A Wolfman Sings His 'Songs Of Desire'
With his long beard, fuzzy blues-rock guitars and trio band, Eels frontman Mark Oliver Everett could remind you a little of ZZ Top. But pretty soon after diving into Hombre Lobo: 12 Songs of Desire, you realize that this music is less Tres Hombres and wolfish than it is sotto voce and melancholy.
Throughout the album, Everett — better known as E to his fans — makes good on that songs-of-desire subtitle. Again and again, whether he sings in a growl meant to be heard over loud guitars or a high-tenor croon with more gently-strummed instruments, E is a sensitive soul, unafraid to sound yearning or needy or even whiny & jealous.
Between the release of this album and his last one, E made a documentary about life with his father, the quantum physicist Hugh Everett III. It was called Parallel World, Parallel Lives, and it was a portrait of how to come to terms with a brilliant, rather distant father, while falling into that old pattern of doing something in life that's as far as possible from what your parents did — out of rebellion, or to simply establish your own identity.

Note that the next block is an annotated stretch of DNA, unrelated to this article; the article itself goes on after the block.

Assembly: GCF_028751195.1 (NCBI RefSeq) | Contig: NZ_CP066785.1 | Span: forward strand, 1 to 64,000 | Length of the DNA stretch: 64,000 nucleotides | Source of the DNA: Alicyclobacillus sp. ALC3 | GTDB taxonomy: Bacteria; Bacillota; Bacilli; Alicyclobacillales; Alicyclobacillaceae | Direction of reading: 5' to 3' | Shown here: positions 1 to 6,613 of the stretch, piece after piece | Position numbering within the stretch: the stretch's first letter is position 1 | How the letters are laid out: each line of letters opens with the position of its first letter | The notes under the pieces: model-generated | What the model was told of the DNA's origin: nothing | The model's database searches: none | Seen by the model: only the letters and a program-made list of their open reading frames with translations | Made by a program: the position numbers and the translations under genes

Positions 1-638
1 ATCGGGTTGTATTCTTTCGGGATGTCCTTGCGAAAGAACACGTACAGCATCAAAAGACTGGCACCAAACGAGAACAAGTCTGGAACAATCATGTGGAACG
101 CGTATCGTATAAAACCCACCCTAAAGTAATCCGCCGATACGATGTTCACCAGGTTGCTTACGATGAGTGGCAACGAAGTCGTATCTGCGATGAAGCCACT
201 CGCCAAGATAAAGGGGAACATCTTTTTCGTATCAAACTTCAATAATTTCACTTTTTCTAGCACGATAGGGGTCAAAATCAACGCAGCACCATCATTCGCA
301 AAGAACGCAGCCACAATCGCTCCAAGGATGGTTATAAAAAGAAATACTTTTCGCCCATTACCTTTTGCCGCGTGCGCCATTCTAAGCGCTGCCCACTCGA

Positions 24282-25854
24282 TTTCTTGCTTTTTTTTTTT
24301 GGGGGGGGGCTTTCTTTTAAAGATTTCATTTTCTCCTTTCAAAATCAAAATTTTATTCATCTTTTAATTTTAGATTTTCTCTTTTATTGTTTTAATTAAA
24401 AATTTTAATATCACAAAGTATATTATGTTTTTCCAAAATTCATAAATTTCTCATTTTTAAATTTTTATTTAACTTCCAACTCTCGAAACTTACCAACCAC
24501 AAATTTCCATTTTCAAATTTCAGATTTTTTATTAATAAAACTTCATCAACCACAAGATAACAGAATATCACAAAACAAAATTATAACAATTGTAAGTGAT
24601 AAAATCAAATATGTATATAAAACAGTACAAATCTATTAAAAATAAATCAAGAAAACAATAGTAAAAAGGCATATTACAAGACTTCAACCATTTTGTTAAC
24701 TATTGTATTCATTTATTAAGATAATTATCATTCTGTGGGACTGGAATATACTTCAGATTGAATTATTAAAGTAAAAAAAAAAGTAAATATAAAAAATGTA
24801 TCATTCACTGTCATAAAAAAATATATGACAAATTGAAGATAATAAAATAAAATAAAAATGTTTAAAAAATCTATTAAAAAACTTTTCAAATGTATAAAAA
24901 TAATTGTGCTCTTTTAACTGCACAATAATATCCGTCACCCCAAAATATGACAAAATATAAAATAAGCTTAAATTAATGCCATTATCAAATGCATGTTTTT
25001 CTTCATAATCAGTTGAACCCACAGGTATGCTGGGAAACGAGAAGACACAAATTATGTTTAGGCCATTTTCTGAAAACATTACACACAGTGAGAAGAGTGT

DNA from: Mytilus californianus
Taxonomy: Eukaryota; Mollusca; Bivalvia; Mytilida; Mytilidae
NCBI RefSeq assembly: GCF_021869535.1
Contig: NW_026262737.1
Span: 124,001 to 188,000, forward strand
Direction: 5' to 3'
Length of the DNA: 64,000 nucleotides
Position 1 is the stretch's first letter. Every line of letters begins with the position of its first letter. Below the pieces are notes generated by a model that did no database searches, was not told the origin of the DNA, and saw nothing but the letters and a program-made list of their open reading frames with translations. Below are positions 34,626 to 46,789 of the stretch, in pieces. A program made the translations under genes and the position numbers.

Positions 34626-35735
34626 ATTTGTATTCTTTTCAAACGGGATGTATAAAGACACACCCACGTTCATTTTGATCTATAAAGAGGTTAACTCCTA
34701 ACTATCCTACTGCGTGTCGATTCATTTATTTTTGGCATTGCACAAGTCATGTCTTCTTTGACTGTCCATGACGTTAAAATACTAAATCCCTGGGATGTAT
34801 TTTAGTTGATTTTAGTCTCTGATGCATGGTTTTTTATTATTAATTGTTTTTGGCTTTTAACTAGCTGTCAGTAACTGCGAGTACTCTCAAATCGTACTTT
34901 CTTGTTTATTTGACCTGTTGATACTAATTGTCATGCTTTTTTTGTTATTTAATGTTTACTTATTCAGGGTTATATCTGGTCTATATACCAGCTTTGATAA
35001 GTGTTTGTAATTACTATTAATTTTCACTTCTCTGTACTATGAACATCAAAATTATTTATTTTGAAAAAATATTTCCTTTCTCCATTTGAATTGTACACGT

The documentary, like much of E's music, was meticulous, intelligent and self-consciously chilly. It ended up proving that father and son were more alike than not — though I doubt the quantum physicist would've accidentally hopped on the Twilight/True Blood bandwagon, as E does with a song about needing fresh blood.
I like Hombre Lobo most when E is expressing his desire in its most forceful form. For me, the high point is the song "Prizefighter," which uses the metaphor of a man who'll battle for the affection of the woman he wants. It's the hombre at his lobo-iest — and "I'm a go-all-nighter/I'm a prizefighter"? I love that line.
In general, Hombre Lobo is an uneven piece of work; it sounds like a transitional album for E. He's moving into the middle period of his career, and into middle age. He can still tap into the sort of romantic insecurity and anguish that rock 'n' roll used to encourage as a music of adolescence, but we're long past that period of popular music. With senior citizens making rock as vehement as anything a teenager can muster, Mark Oliver Everett will have to continue discovering new worlds — worlds he can explore without having to transform into a wolf-man.
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